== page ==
Final Amaila road price could be as much as US$30M – Harmon

A Partnership for National Unity (APNU) Member of Parliament Joseph Harmon believes that there was severe underestimation of the works to be done at the Amaila Falls road project and believes that the final cost of it could be as high as US$30 million.

Harmon was speaking at a press conference held at the Office of the Leader of the Opposition yesterday.

On Saturday, June 22, 2013, the Government of Guyana after several requests by the Opposition facilitated a visit to the road which will provide access to the planned Amaila Falls Hydropower project.

“The contractors have underestimated the scope and nature of the works to be done.  The actual cost of this road I am quite sure is actually going to run us somewhere close to US$25 million or US$30 million,” he said.

Harmon said that the contract for section 7 of the road is US$8.5 million. “Before the contract was awarded to China Railway First Group, the contract was first awarded to Fip Motilall and that section 7, my understanding is  that close to US$1.2 million was spent by him. The contract was then given to HN Pasha Engineering and my understanding is that close to US$1.5 million was spent on that section 7. Now it is given to China Railway and the contract sum is US$8.5 million. This means it is close to US$11 million spent on one section,” he said.

“The idea that the US$15.4 million which was to have been spent on this road by Synergy (Holdings) was clearly not going to be the figure that we are working with,” he said. He added that the contract with Synergy required the road to be built and the path for the transmission line cut.

“These contracts which have been awarded for the various sections do not require the contractors to cut any path for the transmission lines. That is going to be dealt with by Sithe Global, the [hydro developer],” Harmon said.

“So if you were to look at what actually was spent and what are the new contract sums, you will recognise that we are somewhere close to about US$22 million or more and counting. Because the Kuribrong bridge is close to US$2 million. Section 2 which is now being done by the Ministry of Works, my understanding is that they will be contracting out some of that work. So are going to have an additional sum of money being needed to complete section 2. So as of now I don’t believe we have an accurate figure as to what this road is going to cost,” Harmon said.

“We were given to understand that the completion of the access road was a major benchmark for the hydro project, which is the subject of two critical assessments now: One an IDB due diligence assessment whose recommendations have to be made to the Board of the IDB at a meeting [later this year]; and two the satisfaction of certain conditionalities established by the institutions in China that will be financing a part of the project.

“Of the sections of the road seen we are of the view that major challenges are presented in sections 2 and 7. Other challenges include the high frequency of rainfall at project locations which affect the progress of work; the insufficiency of plant and equipment to accelerate the work during periods of good weather and three, that the contractors so far have generally underestimated the scale and scope and volume of work on the road,” he said.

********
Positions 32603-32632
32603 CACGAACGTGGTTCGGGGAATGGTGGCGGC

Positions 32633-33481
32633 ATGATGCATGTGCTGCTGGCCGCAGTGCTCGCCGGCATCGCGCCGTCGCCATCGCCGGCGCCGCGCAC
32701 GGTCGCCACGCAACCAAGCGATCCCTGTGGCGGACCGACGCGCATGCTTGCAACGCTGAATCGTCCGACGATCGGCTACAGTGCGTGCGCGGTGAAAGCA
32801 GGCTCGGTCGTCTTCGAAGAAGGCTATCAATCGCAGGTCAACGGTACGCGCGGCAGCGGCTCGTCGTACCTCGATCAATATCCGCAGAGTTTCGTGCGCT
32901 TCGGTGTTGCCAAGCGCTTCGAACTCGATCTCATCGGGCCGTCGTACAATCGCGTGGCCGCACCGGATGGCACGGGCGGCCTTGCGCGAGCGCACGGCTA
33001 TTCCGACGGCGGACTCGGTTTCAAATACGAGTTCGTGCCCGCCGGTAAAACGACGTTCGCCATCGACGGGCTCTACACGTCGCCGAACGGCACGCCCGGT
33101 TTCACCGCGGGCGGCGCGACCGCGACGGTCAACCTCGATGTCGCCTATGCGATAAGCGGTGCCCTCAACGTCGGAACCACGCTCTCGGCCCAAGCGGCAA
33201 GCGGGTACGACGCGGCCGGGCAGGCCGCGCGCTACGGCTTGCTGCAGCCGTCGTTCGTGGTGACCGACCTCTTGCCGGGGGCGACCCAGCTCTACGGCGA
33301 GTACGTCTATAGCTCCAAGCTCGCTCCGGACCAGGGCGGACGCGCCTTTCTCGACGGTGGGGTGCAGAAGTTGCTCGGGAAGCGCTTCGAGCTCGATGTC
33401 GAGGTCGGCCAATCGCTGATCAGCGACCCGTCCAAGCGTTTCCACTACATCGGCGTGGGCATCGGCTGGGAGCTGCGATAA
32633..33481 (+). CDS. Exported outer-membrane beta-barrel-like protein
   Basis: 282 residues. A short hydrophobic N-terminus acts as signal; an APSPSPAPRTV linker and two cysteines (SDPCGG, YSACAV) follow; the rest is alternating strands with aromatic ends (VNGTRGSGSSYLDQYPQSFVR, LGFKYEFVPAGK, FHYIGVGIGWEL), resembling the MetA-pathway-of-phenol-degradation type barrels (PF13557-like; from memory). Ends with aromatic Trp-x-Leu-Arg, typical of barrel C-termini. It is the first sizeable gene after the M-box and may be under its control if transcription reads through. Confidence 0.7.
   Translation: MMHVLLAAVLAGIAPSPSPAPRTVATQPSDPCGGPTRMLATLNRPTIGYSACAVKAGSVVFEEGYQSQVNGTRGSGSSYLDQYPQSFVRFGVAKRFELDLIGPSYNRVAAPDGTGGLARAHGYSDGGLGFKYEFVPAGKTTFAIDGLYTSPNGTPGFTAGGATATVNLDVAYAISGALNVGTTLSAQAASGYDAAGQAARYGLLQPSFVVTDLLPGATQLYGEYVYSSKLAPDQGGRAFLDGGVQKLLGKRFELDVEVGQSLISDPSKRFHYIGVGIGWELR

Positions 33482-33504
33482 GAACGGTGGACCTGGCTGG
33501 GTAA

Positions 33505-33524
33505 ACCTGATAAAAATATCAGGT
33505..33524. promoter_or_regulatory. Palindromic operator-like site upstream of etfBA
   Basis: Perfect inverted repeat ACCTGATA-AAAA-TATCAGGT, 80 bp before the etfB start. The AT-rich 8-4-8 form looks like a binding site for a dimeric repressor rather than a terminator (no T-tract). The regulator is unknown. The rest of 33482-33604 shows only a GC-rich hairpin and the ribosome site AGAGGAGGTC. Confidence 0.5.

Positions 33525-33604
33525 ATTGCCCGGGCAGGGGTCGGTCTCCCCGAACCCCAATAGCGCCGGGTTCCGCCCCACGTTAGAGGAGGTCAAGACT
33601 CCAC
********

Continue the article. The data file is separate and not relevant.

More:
He said that the fulfilling of certain environmental requirements and the many streams and waterways that would have to be bridged would also present challenges, “particularly in section 7 where there are about 58 such crossings for which bridges would have to be built.”

“The latest timeline given for the completion of the road is December 30, 2013. From our limited view however we feel that it is going to be a very difficult assignment. We do not believe that this is a timeline that would be met,” said Harmon.

“This engagement in our view is a good beginning for what we hope would be the standard for openness for the provision of timely and critical information related to projects which affect this nation,” said Harmon.

In March 2010, Synergy Holdings was awarded a contract to upgrade approximately 85 km of existing roadway, the design and construction of approximately 110 km of virgin roadway, the design and construction of two new pontoon crossings at the Essequibo and Kuribrong rivers. The deadline for the completion of the project was September 2011.

Synergy got the contract despite not being able to sufficiently demonstrate road construction abilities. The tenure was plagued with delays from the beginning leading to government’s termination of the contract on January 12, 2012.

A section of the Amaila road (GINA photo)
A section of the Amaila road (GINA photo)

Section 2 of the road is being done by the Ministry of Public Works while sections three and four are being completed by Toolsie Persaud Quarries. Ivor Allen was awarded a contract to work on section five of the road, G Bovell had been awarded section six and HN Pasha was awarded section seven but has since been relieved of it.

Despite the severe criticism meted out to government and Synergy’s principal Fip Motilall following the award of the contract in the early months of 2010, government had defended the process as being transparent. It had said that out of the five or so bids received, Motilall’s was the most favourable.

In January 2012, government announced that it had terminated the US$15.4 million contract that had been awarded to Motilall for his failure to meet deadlines. Prime Minister Sam Hinds said on national television that Motilall was paid only for work he had completed. Efforts to ascertain exactly how much of the original sum has been spent proved futile.


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